Canadian Vietnam vets fight for benefits
Vietnam may have been America's war but Canada was heavily involved — for and against. Canada harboured American draft dodgers and helped supervise ceasefires. But at the same time, about 30,000 Canadians volunteered to fight in southeast Asia. And there was Canada's involvement in secret missions, weapons testing and arms production. CBC Archives looks at Canada's role in the Vietnam War.
• The emotional damage experienced by Vietnam vets ranges from insomnia and flashbacks to survival guilt and post-traumatic stress disorder.
• Canadian vets began to band together in local associations for support and to lobby for their due.
• The Canadian Vietnam Veterans Association was formed in 1986.
• In 1988 the Reagan administration passed a bill authorizing Canadian Vietnam veterans to receive medical treatment in Canada.
• In Canada, Vietnam vets felt invisible. They were not initially recognized by the Canadian Legion as they were not veterans of a war in which Canada was involved. On Oct. 1, 1994, the Canadian Legion extended full membership privileges to Vietnam vets.
• One psychiatric study found that the isolation and invisibility felt by Canadian veterans of the Vietnam war was more damaging than the hatred many Americans vets faced.
• Veterans had a difficult time finding a place to erect a memorial to their involvement in the war. The National Capital Commission declined to find a spot for a monument in Ottawa as their policy states that memorials on federal land are restricted to groups that "have been active in Canada or on behalf of the nation."
• In 1989 the first Canadian Vietnam veterans memorial was erected in Côte Sainte-Catherine, Que., by members of the Canadian Vietnam Veterans of Quebec. In 1994 this memorial was moved to a new site in Melocheville, Que.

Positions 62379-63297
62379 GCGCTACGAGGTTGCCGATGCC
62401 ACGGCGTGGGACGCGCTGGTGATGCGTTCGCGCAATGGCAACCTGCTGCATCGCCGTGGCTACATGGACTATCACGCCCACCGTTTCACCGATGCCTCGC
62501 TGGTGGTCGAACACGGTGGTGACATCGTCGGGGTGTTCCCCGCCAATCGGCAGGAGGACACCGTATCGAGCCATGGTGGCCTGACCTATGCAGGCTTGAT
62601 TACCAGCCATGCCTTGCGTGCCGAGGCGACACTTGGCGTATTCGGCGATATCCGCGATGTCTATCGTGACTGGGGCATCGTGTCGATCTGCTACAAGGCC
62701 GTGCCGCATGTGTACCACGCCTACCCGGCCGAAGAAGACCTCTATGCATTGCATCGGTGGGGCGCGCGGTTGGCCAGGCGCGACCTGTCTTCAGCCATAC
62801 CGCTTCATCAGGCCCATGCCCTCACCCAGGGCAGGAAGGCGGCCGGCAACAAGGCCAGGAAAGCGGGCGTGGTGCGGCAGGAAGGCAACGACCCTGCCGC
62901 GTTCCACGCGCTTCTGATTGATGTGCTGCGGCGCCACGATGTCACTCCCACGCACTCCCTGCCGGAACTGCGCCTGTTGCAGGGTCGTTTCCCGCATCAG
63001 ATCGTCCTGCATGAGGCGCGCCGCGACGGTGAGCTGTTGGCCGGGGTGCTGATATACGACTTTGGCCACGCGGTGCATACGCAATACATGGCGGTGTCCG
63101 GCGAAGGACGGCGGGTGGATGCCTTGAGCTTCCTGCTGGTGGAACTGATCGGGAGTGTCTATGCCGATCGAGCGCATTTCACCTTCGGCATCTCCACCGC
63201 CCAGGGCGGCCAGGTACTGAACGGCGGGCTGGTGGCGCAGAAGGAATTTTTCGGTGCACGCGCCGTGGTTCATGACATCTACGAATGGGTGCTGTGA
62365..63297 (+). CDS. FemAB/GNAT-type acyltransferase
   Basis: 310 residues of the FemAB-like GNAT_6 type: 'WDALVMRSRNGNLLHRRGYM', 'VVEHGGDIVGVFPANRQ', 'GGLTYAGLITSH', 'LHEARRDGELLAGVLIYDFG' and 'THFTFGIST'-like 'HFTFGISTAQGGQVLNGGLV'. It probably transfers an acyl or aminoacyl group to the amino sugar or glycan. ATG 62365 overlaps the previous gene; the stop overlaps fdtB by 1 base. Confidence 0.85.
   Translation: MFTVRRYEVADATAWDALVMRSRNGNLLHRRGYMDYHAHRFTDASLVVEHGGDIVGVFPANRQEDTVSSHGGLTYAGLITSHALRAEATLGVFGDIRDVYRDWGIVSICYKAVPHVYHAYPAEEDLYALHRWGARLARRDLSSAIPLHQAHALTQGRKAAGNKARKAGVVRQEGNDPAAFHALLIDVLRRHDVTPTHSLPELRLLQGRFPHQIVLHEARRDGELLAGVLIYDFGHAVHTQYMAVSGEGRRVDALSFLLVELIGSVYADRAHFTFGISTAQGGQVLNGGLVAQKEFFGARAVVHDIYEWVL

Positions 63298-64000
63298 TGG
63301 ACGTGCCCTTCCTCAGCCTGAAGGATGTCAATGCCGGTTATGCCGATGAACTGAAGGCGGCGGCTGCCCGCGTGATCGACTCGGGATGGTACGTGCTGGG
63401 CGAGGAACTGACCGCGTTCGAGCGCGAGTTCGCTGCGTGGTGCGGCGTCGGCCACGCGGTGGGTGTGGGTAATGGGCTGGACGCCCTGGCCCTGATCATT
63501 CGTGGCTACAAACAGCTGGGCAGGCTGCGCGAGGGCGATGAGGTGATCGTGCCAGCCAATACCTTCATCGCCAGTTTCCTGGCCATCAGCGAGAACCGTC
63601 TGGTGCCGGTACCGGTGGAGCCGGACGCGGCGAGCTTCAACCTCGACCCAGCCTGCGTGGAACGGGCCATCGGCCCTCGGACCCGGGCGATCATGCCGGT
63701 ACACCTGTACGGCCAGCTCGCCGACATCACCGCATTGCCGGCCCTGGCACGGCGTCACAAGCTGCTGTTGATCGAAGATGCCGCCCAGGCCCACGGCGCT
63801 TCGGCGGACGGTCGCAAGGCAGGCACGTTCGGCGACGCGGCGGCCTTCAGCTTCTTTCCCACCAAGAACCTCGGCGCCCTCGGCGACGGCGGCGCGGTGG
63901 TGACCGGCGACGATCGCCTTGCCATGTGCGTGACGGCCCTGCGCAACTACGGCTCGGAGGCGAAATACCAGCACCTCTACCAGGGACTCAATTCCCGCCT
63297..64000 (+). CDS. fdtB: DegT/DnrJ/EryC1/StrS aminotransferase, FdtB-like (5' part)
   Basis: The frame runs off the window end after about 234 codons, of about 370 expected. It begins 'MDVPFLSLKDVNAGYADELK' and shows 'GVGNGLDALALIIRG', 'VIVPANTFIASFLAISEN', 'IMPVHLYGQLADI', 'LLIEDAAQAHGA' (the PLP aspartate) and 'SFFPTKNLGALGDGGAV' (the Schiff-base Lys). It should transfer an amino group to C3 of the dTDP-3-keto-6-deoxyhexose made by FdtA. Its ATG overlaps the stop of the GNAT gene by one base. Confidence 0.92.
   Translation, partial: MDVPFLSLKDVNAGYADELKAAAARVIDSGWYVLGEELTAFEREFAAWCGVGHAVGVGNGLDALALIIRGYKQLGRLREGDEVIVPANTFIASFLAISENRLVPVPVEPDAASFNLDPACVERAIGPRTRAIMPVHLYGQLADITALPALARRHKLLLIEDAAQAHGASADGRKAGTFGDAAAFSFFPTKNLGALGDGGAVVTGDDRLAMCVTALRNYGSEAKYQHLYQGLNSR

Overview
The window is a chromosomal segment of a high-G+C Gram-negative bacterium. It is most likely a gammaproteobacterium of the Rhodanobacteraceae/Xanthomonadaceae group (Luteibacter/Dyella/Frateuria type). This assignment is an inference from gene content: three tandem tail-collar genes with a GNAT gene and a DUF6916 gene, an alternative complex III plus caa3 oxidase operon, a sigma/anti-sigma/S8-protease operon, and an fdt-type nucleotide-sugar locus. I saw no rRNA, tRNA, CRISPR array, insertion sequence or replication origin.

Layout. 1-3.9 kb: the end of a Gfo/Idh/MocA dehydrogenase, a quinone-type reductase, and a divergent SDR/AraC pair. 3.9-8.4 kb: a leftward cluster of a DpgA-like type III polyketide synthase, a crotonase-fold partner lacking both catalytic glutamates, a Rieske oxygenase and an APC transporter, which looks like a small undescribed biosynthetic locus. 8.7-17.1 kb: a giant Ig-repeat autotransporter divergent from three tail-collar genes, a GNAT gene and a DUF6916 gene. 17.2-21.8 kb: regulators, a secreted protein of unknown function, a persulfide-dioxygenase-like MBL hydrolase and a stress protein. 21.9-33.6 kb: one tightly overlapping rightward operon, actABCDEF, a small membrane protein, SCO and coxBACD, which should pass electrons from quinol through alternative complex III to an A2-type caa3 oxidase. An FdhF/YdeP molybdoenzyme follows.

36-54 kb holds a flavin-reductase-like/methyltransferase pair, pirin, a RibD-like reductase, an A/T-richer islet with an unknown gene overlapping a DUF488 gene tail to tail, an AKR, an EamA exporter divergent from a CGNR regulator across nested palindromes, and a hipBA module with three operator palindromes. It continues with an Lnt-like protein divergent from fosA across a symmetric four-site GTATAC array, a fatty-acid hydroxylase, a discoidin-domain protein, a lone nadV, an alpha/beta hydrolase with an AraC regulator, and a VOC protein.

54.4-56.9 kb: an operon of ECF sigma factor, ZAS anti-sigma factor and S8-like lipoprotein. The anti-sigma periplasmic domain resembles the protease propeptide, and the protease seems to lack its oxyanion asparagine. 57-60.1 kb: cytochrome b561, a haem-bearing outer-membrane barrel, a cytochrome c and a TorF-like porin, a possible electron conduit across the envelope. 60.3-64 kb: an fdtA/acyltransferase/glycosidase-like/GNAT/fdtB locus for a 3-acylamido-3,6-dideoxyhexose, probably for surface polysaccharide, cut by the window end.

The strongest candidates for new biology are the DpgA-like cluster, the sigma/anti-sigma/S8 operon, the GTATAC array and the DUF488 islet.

• In July 1995 a memorial commemorating the 103 known Canadian casualties was erected in Windsor, Ont.
• Known as "The North Wall", it was designed, built and donated by a group called the Michigan Association of Concerned Veterans who wished to honour Canadians' contributions to the war.
• Windsor city council inscribed a disclaimer on the memorial reading "This memorial was placed here to commemorate Canadians who died in the Vietnam tragedy. It is not intended as a political statement concerning the merits of this or any other foreign conflict."
Program: 1st Edition
Broadcast Date: June 18, 1986
Guests: Bob Beatty, Rick Hazelwood
Reporter: Wendy Johnson
Last updated: October 4, 2013
Page consulted on December 6, 2013
All Clips from this Topic
Canada agrees to help supervise the ceasefire in Indochina.
The prime minister discusses the deepening political and military cris...
A Toronto man tries to recruit a volunteer unit of Canadians to join t...
On Thanksgiving weekend in 1966, CBC-TV show TBA asks Torontonians wha...
The Third Marine Unit contains three Canadian soldiers.
An antiwar protester camped near Parliament Hill finds that Prime Mini...
CBC Weekend talks to three well-known critics of the Vietnam war, and ...
Truce observers in Vietnam find that fighting continues days after an ...
The war is over and Canada is called in to help supervise Vietnam's tr...
The release of the Pentagon Papers reveals details about Canada's role...
A surprising list of items Canada supplied to the United States for us...
The Canadian pullout from Saigon is criticized as 'a furtive operation...
Two MPs challenge Ottawa's denial of U.S.-sponsored chemical testing i...
Canadian Vietnam veterans fight for the support they were told they wo...
Twenty-five years later, Canadian diplomat Ernest Hebert speaks on the...
Vietnam may have been America's war but Canada was heavily involved --...
International Control Commission representative Blair Seaborn describe...